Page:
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Spatial distribution patterns of predatory arthropods within an English hedgerow in early winter in relation to habitat variables

Agriculture Ecosystems & Environment

Abstract

The overall objective of this study was to investigate small-scale spatial distributions of invertebrates within a continuous length of hedgerow. The early winter distributions of three predatory arthropod taxa, Staphylinidae, Carabidae and Araneae, were studied within a single hedgerow, in relation to a number of biotic and abiotic environmental variables. Vertical distribution patterns were marked and contrasting between taxa, with spiders found predominantly in the shrubby hedge foliage and hedge-base vegetation, carabids in both leaf litter and soil (0-10cm) and staphylinids in the 0-10cm soil layer. Hedge orientation and biomass of hedge-base vegetation were implicated as important factors influencing arthropod abundance. Data on individual carabid species showed some differential habitat preferences, as well as differences in the degree of spatial variability. Canonical correspondence analysis of hedge-base carabids showed strong 'field' differences between the two sides of the hedgerow. Soil moisture content and monocotyledon biomass also explained a significant proportion of the observed variation in carabid species composition. These results may reflect differing overwintering site selection between carabid species. The abundance of predatory arthropods was highly variable between micro-sites along the hedgerow, with evidence of overwintering aggregations. This variability has implications for the sampling regimes of both small and larger scale hedgerow studies. (C) 2002 Elsevier Science B.V. All rights reserved.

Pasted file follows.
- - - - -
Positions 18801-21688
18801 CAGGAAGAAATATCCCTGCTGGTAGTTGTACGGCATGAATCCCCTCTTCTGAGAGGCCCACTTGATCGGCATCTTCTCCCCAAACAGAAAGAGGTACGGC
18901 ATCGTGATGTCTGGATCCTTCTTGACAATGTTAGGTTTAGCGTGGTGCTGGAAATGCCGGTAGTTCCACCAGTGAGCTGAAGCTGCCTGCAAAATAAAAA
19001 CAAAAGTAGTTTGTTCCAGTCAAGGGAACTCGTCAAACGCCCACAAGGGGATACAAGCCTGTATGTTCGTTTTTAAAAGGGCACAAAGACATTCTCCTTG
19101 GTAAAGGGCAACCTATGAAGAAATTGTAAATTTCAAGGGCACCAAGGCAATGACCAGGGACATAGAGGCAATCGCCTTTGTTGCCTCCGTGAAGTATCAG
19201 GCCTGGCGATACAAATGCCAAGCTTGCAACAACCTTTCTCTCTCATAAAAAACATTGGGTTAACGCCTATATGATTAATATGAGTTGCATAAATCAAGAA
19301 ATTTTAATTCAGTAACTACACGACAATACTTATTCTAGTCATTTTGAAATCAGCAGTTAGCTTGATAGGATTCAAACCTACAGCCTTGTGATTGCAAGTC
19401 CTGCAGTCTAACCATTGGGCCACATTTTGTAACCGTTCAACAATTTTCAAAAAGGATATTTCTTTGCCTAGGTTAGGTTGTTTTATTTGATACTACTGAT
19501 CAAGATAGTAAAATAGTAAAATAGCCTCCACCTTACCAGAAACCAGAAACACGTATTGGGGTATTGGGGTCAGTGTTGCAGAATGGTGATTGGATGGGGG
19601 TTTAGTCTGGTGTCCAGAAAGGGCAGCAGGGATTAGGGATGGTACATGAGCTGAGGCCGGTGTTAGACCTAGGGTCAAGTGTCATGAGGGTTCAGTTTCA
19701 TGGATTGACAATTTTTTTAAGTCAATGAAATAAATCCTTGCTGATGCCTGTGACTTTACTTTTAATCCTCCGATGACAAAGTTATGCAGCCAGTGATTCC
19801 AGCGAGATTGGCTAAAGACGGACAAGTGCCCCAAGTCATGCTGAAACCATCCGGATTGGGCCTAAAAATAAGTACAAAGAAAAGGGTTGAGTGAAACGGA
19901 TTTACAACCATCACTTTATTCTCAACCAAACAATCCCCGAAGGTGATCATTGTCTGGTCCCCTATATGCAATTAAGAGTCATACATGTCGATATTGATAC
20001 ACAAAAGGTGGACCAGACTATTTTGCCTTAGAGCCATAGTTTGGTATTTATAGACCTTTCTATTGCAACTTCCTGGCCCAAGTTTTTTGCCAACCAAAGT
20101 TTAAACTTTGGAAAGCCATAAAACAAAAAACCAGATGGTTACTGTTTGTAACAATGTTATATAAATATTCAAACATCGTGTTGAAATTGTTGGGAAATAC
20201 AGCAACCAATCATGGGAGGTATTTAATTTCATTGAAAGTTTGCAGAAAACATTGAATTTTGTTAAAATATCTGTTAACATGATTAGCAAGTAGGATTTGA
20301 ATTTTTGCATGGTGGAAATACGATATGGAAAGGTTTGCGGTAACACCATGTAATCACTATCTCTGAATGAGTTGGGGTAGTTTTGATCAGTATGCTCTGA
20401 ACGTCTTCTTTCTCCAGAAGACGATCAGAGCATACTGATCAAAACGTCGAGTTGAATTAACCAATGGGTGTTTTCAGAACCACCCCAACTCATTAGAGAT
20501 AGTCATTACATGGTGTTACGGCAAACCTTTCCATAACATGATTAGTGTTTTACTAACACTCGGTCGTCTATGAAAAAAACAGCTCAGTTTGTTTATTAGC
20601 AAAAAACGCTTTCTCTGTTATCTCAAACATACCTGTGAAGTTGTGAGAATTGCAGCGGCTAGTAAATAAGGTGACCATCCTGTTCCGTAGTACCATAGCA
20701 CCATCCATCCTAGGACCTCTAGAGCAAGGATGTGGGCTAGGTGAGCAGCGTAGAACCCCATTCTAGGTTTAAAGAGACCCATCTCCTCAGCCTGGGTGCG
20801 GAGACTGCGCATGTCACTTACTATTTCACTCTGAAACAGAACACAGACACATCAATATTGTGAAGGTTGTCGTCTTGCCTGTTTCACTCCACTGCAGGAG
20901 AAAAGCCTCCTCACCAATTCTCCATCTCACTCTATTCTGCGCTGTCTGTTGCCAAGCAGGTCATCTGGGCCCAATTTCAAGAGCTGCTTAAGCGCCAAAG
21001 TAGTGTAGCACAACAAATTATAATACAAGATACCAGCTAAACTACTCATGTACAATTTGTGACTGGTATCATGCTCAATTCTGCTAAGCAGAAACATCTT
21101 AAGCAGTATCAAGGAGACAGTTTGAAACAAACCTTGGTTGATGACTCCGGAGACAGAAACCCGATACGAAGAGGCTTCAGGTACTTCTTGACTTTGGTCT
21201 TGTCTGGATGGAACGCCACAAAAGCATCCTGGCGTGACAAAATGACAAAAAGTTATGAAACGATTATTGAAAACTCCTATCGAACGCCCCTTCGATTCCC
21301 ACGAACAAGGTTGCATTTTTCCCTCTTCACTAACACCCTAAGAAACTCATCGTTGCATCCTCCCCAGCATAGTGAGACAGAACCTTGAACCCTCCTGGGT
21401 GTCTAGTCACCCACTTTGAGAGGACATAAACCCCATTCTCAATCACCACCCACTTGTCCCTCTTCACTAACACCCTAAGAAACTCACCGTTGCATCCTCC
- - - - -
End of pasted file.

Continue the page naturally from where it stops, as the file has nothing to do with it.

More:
Author(s): Maudsley, M; Seeley, B; Lewis, O

Journal: Agriculture Ecosystems & Environment

Year: 2002

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